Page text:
Weak prioritization and Galatians 6:10
Some Christians may disagree with this view, and in defense of what I call strong prioritization they might quote Galatians 6:10, where Paul writes
Here Paul does seem to place a special emphasis on fulfilling the needs of Christians relative to others. But this doesn’t necessarily refer to strong prioritization. It could instead refer to what I call weak prioritization, which fits in the context but doesn’t clearly imply the suffering of non-Christians is less important than that of Christians. The church in Galatia only had the ability to help the poor that were in their communities; they could not donate to poverty relief in distant nations as we can today. With limited resources, the early church may have first served the extreme poor in their congregation, which probably included some of society’s neediest (1 Corinthians 1:26), before serving people of comparable need in the broader community. This would not be choosing to serve fewer Christians instead of a larger number of non-Christians. This would be serving the Christian first, all other things being equal.
Unlike the church in Galatia, I have the ability to give to individuals that are in extreme poverty, who are in greater need and who can be helped at lower cost than the most vulnerable members of my own congregation. (I agree with Dominic’s arguments against prioritizing based on personal relationships.) A modern example of weak prioritization would require finding an organization that is both among the most effective organizations helping others and that exclusively helps Christians. I am not aware of an organization like this (although I haven’t searched thoroughly). I would also be cautious if there appeared to be such an organization, because I know that I have a subconscious bias towards helping those that that I perceive as within my “group”. It could be easy to slip into motivated reasoning looking for evidence of an effective charity serving Christians exclusively.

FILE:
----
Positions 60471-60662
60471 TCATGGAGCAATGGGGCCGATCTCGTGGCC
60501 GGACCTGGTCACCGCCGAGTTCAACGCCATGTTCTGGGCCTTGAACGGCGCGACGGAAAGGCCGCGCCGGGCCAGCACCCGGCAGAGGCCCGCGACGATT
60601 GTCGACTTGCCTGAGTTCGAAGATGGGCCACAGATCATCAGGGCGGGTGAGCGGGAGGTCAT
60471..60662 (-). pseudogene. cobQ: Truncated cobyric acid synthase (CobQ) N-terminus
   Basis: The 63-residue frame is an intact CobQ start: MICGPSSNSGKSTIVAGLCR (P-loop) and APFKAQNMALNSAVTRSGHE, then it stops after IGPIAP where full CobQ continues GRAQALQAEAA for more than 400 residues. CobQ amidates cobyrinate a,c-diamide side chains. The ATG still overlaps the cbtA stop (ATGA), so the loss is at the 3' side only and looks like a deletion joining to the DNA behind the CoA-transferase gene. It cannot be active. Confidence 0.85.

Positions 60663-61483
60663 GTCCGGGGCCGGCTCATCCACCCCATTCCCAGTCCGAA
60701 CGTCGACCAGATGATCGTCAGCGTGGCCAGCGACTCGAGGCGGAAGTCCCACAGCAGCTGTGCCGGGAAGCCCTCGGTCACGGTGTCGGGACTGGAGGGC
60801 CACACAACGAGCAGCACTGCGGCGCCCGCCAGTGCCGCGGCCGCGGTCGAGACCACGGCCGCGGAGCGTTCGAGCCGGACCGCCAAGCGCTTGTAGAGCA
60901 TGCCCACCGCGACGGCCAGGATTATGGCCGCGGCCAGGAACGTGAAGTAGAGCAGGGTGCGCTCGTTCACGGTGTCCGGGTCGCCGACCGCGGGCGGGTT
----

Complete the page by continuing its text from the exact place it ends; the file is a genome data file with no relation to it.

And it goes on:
Even if you subscribe to strong prioritization, you may not want to choose Christian targeted charities. This is because the best interventions can be 10 -100 times as effective as the average in international aid (see examples here and here ). Choosing a charity that targets Christians may mean helping an order of magnitude fewer people. Many who believe in the strong prioritization of Christians still wouldn’t support a trade-off as large as helping one Christian at the expense of ten non-Christians.
For those who do prioritize Christians, you can still have a huge impact
I am sure there will be some Christians who disagree with my thoughts here, and I’d love to hear their views on the subject. For Christians that do feel the need to strongly prioritize reducing Christian suffering over the suffering of non-Christians and to target Christians in their giving, I would still encourage them to be thoughtful with their giving and try and help the most Christians they can in the biggest way they can. Donating to global poverty relief in the DRC or Liberia–both countries with many in extreme poverty and 85% + Christian populations–would help many more Christians at a much lower cost than giving to Christians in developed nations.
In the end, it is our responsibility to emulate Christ in the best way we can. I’ve expressed my thoughts at the moment on how this applies to prioritizing Christians in our giving, but I’m sure they are incomplete. I’d love to see other ideas in the comments section to help move the conversation forward.